Olivia Wilde has advice for aspiring female directors: 'It's not about hanging with the dudes'

Olivia Wilde made her directorial debut with Booksmart in 2019, but one of the actress’s next projects will be more about what’s happening behind the scenes. During day two of the 2020 MAKERS Conference, the 35-year-old told Katie Couric she’s focused on encouraging more women to direct their first film — hoping to build a pipeline of talented female directors that will disrupt the “boys’ club” in Hollywood.

“We're used to this narrative of this scrappy young film school guy that could be the next Steven [Spielberg],” Wilde told Couric. “There’s not as many people to draw from with women .... women, who out of the gate who had something, so we need to empower more women to have their first film made.” After gaining critical acclaim for Booksmart — a coming-of-age film about two teenage girls — Wilde says she feels a responsibility to lift up other women around her and give them opportunities to thrive.

“I believe deeply in this idea of once you're in that spot, you have to start mentoring other women and do what the men have done for years, which is give the job to their buddies or someone who looks just like them,” Wilde said. The actress described taking this approach with Kaitlyn Devers, one of the 23-year-old stars of Booksmart, after Devers expressed an interest in directing.

Olivia Wilde and Katie Couric speak onstage during the 2020 MAKERS Conference on February 11, 2020 in Los Angeles, California. (Photo by Emma McIntyre/Getty Images for MAKERS)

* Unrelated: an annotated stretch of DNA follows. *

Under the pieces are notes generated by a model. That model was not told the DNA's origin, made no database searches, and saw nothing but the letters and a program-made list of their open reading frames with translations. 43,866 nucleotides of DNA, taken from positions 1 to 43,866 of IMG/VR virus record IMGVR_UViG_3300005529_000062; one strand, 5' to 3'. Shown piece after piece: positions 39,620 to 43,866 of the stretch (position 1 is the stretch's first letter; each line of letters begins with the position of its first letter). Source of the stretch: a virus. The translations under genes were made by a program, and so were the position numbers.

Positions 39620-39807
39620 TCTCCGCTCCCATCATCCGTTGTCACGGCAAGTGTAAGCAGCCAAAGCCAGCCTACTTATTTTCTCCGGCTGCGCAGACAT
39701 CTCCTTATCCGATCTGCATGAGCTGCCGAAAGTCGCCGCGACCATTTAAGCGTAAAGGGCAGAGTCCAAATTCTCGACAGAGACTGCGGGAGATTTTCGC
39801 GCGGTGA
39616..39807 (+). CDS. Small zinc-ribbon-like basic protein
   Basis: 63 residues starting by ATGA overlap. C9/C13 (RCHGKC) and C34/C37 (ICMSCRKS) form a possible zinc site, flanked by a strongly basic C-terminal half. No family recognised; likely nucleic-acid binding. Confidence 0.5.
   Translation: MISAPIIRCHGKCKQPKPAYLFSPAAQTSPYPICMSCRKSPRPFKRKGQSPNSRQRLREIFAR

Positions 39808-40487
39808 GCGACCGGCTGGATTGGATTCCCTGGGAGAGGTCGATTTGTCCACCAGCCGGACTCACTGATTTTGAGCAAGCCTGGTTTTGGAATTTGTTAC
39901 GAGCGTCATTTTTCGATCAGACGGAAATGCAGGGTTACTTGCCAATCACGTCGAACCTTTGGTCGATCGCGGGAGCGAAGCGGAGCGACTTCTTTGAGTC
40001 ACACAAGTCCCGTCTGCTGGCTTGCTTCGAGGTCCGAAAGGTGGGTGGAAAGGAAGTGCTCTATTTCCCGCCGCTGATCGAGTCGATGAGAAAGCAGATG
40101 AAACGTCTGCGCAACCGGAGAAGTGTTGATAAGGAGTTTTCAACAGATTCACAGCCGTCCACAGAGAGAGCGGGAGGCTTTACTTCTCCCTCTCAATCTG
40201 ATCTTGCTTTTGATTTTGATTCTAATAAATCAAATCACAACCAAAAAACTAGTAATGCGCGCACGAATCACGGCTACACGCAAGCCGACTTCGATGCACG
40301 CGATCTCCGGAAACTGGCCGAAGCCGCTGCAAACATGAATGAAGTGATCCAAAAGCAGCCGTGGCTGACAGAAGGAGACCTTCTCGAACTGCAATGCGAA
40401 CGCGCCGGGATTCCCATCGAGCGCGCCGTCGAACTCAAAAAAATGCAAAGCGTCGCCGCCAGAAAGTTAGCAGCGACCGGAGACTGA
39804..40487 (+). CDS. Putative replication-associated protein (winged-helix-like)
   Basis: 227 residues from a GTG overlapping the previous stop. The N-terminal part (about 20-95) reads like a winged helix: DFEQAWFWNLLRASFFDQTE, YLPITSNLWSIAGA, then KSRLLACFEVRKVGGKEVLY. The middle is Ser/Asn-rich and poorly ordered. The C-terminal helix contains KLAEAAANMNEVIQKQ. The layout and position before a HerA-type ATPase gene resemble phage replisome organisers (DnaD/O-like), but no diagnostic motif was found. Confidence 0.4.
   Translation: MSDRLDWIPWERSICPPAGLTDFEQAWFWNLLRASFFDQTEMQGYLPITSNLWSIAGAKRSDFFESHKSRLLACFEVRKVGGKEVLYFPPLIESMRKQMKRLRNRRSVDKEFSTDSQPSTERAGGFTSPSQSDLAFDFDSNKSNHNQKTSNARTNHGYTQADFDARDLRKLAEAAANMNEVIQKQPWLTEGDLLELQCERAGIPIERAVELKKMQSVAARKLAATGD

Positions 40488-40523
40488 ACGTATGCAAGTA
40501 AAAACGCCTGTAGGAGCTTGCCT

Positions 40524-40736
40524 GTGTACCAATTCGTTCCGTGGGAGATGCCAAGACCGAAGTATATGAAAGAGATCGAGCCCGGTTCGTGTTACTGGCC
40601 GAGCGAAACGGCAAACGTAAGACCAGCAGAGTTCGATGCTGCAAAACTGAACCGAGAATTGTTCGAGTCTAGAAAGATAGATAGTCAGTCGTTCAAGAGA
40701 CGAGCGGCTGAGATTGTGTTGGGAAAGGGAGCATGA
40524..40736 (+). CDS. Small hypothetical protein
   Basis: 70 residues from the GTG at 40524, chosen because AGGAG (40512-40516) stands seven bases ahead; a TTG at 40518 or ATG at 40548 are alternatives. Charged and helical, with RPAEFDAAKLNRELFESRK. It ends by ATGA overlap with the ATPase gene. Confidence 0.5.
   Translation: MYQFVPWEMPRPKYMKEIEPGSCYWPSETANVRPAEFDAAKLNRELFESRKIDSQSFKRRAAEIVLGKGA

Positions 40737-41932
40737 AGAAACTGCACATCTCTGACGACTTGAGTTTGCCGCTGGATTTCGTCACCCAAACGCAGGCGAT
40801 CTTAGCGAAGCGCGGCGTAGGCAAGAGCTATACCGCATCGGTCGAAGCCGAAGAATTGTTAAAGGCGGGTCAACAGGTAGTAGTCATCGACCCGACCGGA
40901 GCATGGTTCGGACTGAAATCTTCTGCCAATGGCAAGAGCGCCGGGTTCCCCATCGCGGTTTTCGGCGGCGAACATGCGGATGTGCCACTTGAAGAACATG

“She has a band and so I said, ‘You have an easy way to do this. Build your [music] video, start your reel,” Wilde recalled of her advice. “I think it's about encouraging but also helping them get the job — make the calls, help people get in the room. For a long time, I feel for one woman to feel she was breaking through all the barriers and glass ceiling, there was this sense that I must go at it alone because if I bring others with me, it'll be hard to get through this small crack in the ceiling.”

But Wilde says that’s changing. “I have even felt that it was being part of a boys’ club, and now it's a part of being part of a girls’ club proudly,” said Wilde. “For a long time, it was like, if I hang with the guys, I'll be more powerful, and that really shifted for me over the past couple years.” Wilde revealed she now thinks about who her collaborators and mentors are, and realized that women, not men, have helped her get in the door. “It's not about getting in with the dudes,” stated Wilde. “It’s about finding a woman who totally believes in you and understands your situation and can actually empower you in a real way.”

For Wilde, that woman has been Little Women director Greta Gerwig, who has shared names of people she trusts for Wilde to use — something that’s more powerful than it might seem. “By recommending them to me, she's making them unavailable for her projects,” Wilde revealed. “But she so wants to support me and my next endeavor that she's like, ‘Okay, you have to call these five people. They're my trusted allies.’”

Gerwig and Wilde’s relationship is a perfect encapsulation of the change that the actress hopes to bring herself. “Sharing your brain trust, sharing something you've learned ... that has a huge effect,” Wilde admitted. “But for a long time, people have felt, like, ‘Okay, I have to protect these secrets for my own success.’”

Watch Wilde’s full session below:

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